One Little Boy, One Nurse & One Photo: Glimpsing the Privilege of Human Healing

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Patient Care

 

by Bonnie Kerrick, RN, BSN

The black and white photograph has captured a certain moment in time. Something has happened or is about to happen, between the young nurse and the little boy.

The nurse, in her white starched uniform and pleated starchedcap, stands next to the little boy sitting in a hospital crib.  The crib side is down, and they have been talking.  The little boy looks up expectantly  at the nurse, and she looks back at him, her head slightly inclined toward his.  He looks like he feels very safe. He looks like he trusts her.

The little boy’s head seems out of proportion for a four year old, and it is. He was born with hydrocephalus  – water on the brain – a condition that has required surgical intervention several times already in his young life.

I am the young nurse at the  bedside, and the little boy is Bobby.  We have just finished a procedure where I push  on a plastic tube behind his ear a number of times, 20 sticks in my mind, which “shunts” the fluid from the ventricles in his brain into his urinary system. In fact, the valve is called  a shunt.  It doesn’t hurt him, it’s done four times a day, and he is used to it. It’s a part of his life. What is happening, just at this moment, is that Bobby is asking me if he can pump my shunt. In fact, his exact words, which stay with me to this day are, “Miss Dinsmore, now can I pump your shunt?”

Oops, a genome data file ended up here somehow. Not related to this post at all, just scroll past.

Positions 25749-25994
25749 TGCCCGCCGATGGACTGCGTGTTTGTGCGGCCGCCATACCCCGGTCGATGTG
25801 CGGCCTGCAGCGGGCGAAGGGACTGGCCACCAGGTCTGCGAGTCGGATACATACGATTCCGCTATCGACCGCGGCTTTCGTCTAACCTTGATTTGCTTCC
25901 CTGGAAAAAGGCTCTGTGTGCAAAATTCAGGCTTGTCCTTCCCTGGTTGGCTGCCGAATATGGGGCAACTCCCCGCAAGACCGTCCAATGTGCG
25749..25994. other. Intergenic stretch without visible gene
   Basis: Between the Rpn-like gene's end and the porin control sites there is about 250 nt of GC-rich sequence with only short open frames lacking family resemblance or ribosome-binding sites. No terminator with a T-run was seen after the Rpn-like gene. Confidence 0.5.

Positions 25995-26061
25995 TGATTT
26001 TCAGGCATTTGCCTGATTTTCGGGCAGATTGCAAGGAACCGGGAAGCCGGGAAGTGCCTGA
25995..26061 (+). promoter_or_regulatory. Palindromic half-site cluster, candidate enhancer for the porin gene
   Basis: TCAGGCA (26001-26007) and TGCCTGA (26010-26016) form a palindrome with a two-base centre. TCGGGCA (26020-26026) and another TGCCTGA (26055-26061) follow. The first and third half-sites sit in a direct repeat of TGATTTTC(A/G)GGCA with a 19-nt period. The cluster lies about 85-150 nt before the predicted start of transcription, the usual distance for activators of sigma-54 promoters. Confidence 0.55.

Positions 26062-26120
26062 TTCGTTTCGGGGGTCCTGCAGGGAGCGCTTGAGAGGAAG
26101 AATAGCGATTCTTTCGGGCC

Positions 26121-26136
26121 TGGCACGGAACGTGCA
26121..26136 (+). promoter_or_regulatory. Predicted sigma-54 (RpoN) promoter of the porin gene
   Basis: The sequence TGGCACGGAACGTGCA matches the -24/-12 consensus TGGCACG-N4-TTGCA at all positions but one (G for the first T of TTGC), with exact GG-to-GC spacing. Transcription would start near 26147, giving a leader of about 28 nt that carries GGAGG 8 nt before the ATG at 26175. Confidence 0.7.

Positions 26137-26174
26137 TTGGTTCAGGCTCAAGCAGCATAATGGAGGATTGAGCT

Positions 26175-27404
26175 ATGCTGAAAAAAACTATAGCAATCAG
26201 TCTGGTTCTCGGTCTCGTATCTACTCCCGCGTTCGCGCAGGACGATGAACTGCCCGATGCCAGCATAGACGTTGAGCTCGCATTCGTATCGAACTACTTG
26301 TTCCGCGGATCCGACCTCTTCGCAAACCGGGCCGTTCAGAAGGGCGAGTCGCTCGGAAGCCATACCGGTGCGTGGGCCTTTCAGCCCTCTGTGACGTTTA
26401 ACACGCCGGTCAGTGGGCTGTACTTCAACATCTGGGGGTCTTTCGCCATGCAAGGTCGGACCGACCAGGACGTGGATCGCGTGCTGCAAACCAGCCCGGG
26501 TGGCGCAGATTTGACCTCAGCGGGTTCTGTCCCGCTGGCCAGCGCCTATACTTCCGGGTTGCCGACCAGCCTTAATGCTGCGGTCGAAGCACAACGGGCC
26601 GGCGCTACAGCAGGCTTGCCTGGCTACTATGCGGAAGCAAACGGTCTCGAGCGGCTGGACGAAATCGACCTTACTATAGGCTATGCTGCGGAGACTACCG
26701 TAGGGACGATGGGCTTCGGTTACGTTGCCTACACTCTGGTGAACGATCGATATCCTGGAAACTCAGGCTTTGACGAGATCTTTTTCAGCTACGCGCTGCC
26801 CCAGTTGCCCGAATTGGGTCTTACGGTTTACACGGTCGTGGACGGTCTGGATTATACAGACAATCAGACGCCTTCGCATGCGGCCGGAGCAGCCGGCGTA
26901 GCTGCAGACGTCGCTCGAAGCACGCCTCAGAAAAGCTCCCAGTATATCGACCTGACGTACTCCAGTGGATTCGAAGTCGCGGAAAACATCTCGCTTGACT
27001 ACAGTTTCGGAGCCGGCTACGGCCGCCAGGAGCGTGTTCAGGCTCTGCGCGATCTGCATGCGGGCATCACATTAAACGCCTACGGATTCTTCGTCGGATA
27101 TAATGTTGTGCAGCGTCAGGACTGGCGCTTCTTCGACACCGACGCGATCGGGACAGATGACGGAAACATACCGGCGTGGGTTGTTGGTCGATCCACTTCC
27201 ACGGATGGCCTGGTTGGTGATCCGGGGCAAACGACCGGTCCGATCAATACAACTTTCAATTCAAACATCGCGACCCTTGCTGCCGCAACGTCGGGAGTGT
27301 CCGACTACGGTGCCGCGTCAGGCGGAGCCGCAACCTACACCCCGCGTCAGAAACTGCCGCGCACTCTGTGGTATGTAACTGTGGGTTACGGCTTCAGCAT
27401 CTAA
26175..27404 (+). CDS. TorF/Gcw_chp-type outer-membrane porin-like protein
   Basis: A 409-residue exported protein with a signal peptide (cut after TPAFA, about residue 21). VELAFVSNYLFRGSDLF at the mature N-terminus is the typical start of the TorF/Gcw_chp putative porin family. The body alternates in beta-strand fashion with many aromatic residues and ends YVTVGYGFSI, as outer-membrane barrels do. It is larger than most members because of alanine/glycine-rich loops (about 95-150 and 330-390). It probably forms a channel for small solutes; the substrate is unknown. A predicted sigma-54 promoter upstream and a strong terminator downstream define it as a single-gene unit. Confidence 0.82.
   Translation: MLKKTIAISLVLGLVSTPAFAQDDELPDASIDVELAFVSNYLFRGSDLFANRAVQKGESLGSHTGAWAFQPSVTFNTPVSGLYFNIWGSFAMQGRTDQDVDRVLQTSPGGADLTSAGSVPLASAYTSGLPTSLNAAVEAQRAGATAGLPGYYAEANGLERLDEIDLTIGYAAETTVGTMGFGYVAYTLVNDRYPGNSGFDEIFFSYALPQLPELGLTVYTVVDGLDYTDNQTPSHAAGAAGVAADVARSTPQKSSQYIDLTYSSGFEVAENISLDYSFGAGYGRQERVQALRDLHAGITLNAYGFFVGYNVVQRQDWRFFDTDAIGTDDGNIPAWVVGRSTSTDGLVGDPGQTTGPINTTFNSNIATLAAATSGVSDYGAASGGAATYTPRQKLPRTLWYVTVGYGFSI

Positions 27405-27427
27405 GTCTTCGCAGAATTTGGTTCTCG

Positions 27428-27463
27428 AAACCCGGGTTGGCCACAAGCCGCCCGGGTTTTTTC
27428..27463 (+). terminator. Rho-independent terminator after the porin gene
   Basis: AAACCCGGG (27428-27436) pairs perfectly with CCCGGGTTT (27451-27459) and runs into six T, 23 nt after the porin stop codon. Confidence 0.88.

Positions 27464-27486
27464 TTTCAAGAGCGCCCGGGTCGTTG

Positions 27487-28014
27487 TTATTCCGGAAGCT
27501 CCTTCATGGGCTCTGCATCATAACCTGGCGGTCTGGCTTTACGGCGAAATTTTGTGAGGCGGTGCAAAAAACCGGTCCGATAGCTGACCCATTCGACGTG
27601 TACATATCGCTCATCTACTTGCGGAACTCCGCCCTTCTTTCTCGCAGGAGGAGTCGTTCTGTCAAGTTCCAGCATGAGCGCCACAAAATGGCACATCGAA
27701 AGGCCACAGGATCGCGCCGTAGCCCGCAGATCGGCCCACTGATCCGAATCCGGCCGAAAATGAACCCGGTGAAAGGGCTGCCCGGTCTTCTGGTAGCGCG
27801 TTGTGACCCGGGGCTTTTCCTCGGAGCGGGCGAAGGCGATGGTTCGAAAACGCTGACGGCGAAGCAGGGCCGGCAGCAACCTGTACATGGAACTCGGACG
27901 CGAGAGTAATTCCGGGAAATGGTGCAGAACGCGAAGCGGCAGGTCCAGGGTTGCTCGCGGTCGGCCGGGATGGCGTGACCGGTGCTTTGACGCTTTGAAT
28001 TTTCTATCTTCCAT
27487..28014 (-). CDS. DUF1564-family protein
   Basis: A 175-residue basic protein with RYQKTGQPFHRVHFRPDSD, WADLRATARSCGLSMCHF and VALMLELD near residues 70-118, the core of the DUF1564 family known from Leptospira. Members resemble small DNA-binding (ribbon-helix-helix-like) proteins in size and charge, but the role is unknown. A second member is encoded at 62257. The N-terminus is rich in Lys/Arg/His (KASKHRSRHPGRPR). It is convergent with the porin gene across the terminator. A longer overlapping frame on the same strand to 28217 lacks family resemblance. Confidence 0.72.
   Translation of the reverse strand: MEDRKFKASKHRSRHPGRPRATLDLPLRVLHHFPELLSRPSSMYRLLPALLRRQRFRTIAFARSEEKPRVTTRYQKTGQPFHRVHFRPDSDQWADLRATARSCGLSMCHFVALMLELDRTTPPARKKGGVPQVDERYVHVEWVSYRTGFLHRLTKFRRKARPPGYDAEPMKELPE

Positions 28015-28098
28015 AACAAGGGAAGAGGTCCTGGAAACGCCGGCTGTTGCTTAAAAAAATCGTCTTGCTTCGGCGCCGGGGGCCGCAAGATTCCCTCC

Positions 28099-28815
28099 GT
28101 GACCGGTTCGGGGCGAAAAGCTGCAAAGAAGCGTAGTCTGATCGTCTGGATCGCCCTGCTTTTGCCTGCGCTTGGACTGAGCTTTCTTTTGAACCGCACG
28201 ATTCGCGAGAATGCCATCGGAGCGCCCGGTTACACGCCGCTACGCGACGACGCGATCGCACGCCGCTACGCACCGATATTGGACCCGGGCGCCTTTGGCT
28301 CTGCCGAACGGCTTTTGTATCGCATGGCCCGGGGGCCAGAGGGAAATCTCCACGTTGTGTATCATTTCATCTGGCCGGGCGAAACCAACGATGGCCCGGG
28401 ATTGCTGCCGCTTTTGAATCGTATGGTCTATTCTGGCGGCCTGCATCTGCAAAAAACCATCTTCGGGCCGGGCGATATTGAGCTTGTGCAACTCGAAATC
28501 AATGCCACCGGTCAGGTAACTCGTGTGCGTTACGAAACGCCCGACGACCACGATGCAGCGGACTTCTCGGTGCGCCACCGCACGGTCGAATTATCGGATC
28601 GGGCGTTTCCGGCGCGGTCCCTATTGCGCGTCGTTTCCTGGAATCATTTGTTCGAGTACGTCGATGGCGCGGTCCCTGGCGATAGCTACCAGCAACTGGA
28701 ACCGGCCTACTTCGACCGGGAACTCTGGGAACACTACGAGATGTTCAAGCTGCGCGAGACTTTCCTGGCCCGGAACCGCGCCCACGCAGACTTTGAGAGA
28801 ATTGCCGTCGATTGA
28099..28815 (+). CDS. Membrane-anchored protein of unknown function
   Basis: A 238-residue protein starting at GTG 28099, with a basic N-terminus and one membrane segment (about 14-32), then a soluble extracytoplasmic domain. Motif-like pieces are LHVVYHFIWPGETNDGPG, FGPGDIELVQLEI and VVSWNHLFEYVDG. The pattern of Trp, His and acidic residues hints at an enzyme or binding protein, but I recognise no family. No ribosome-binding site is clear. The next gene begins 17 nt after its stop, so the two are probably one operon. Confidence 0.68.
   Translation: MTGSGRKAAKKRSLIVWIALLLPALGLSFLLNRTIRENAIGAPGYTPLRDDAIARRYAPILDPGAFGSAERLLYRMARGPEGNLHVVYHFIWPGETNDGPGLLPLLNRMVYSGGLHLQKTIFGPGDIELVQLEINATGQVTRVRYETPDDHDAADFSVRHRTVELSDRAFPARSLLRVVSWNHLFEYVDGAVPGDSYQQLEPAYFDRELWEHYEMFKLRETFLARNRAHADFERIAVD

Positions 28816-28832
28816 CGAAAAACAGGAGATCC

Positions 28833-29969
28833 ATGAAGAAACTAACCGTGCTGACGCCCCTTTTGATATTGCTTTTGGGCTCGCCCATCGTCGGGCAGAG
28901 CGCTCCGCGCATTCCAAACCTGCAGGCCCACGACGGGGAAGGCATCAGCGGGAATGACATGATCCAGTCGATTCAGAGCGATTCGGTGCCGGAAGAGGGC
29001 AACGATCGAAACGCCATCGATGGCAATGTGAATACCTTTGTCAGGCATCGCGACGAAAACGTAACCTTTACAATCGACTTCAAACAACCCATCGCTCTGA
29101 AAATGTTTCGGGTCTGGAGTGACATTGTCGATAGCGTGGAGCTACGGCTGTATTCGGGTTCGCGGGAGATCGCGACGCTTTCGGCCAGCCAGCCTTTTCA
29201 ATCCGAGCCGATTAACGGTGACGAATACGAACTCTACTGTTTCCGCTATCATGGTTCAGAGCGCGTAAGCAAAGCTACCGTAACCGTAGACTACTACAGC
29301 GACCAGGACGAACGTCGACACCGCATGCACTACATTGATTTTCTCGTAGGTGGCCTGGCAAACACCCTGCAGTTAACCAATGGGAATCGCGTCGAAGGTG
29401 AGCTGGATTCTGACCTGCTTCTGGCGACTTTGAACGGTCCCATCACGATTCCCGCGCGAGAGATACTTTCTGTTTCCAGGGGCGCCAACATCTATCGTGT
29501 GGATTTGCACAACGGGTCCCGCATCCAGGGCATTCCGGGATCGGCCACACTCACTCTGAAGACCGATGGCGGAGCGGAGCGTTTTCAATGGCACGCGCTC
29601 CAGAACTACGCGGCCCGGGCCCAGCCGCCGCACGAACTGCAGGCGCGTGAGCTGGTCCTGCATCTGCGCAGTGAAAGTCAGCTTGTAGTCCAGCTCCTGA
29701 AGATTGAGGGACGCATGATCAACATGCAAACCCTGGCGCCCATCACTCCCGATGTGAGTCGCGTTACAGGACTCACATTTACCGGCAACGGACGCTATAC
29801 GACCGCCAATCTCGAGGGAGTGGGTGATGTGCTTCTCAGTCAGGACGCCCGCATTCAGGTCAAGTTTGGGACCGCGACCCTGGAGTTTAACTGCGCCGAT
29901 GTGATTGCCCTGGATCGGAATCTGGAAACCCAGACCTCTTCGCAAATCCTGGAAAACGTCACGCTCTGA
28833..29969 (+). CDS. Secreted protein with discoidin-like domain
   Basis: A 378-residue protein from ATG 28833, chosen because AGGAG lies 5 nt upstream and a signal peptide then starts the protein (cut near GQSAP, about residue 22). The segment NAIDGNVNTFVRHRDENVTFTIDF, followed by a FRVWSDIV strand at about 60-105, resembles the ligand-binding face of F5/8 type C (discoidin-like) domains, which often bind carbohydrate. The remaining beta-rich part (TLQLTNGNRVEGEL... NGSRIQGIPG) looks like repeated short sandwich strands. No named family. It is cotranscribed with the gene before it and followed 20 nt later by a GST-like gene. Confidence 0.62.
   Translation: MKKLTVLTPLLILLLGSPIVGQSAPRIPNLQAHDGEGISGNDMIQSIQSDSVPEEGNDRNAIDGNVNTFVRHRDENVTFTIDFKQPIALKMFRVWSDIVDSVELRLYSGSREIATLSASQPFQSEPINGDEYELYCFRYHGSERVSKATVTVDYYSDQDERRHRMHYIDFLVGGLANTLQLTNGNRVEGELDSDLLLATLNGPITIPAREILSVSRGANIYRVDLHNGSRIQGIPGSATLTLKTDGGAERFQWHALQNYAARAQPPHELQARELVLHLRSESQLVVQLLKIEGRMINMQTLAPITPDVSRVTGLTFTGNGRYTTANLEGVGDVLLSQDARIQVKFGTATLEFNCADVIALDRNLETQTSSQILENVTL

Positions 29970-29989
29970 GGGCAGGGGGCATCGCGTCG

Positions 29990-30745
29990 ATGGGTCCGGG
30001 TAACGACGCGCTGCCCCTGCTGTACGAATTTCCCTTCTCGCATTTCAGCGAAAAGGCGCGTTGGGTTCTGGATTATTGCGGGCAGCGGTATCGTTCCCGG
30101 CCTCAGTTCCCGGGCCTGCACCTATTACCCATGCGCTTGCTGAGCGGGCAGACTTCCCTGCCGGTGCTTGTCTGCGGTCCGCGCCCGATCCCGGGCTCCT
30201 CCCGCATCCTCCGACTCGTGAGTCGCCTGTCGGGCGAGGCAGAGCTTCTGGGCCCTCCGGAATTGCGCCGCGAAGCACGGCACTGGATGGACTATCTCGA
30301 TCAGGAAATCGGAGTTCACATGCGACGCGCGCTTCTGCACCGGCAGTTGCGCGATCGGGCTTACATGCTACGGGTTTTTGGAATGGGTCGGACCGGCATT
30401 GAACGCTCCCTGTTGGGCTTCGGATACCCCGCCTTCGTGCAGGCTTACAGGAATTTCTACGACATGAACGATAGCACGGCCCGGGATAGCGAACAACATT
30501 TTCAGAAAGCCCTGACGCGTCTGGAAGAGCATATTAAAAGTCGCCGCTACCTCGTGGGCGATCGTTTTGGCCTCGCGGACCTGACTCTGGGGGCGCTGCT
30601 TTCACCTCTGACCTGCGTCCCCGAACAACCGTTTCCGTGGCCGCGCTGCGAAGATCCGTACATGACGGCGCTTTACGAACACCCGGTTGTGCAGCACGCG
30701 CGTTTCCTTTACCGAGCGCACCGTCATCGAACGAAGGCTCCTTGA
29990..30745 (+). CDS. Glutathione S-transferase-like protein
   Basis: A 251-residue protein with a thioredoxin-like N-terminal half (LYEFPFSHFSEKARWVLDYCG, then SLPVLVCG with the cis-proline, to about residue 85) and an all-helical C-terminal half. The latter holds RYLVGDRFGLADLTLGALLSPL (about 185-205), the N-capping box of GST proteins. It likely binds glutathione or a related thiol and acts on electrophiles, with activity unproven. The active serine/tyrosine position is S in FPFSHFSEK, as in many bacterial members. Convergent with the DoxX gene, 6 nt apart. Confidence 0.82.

As the photo was snapped, I am  trying to figure out how to respond. It doesn’t take me a minute to decide.

“Sure, Bobby,” I say. I take his little fingers and guide them behind my right ear, where he proudly  pushes rhythmically twenty times, helping  me as I have helped him. When it is done, he settles down for a nap, and I leave  his room to help other children and their parents.

This is the kind of nurse I was, and this photo, taken by a colleague in 1964,  hangs  in my bedroom where I can see it  every day. It is a touchstone from my past that reminds me  how joyous it can feel to be kind and  help  people feel comfortable with who they are.

© Bonnie Kerrick, RN, BSN

Bonnie Kerrick is the Editor of Confident Voices:  The Nurses’ Guide to Improving Communication & Creating Positive Workplaces!

 

This entry was posted in Communication in Healthcare, Complexity in nursing, Listening, Nurse Leadership, Patient Advocacy and tagged , , , , , . Bookmark the permalink.

12 Responses to One Little Boy, One Nurse & One Photo: Glimpsing the Privilege of Human Healing

  1. This picture speaks so well of caring. Also the photo is a piece of nursing history, when the world was more “black and white” and people recovered in hospitals.

  2. JanetMPatterson says:

    Bonnie, You’ve described that moment so well. I’ve a photo similar, of my patient, her cabbage patch doll, and me all dressed in wings and fairy wands for Halloween one year. She’d been in hospital for 2 years by that time [early birth, complicated life] and was actually doing reasonably well for a child with complex issues, but not having peers to play with was getting old. I brought costumes for her and her doll, which helped some, but when I showed up to work in a matching outfit, she just lit up. Your picture and story took me right back there.

    • Beth_Boynton_RN_MS says:

      What a great story, Janet! If you can get permission from your patient or family or don’t think that is an issue and care to share in a blog post I’d love to celebrate her and you…and her doll! Dear moments in the human interface that we wouldn’t experience if we didn’t become nurses or doctors etc.

  3. Ginny Lefever says: